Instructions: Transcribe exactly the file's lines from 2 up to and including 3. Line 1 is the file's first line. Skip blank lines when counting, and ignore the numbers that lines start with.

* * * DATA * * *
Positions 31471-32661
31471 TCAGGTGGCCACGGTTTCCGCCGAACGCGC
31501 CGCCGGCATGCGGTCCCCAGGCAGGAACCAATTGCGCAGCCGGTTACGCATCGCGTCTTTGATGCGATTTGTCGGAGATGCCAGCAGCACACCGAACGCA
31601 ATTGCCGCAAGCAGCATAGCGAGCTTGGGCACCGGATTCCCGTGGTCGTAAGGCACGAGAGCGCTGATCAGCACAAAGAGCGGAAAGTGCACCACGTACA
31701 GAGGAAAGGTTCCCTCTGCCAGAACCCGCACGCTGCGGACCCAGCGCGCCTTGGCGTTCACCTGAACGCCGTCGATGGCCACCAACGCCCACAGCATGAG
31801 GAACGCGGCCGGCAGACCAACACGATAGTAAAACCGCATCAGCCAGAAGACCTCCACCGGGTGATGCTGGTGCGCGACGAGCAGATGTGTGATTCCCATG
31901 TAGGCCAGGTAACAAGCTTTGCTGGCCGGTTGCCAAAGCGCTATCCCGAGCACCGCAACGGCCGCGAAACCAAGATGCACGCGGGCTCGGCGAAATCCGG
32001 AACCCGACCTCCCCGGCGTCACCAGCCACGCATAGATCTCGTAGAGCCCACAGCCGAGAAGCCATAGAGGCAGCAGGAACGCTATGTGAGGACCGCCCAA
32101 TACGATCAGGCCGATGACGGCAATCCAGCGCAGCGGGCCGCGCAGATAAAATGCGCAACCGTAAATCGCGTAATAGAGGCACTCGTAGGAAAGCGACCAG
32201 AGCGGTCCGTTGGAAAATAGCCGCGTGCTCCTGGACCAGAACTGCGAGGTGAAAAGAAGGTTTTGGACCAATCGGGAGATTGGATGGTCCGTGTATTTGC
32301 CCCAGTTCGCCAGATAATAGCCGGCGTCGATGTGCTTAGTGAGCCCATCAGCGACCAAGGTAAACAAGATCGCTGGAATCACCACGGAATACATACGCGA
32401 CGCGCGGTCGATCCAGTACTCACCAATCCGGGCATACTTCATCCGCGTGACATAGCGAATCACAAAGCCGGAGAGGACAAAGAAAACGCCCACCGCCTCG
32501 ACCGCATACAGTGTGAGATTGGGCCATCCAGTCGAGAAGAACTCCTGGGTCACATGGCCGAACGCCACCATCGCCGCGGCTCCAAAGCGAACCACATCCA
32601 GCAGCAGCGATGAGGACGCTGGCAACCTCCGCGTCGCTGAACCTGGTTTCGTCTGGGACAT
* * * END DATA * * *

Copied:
31471 TCAGGTGGCCACGGTTTCCGCCGAACGCGC
31501 CGCCGGCATGCGGTCCCCAGGCAGGAACCAATTGCGCAGCCGGTTACGCATCGCGTCTTTGATGCGATTTGTCGGAGATGCCAGCAGCACACCGAACGCA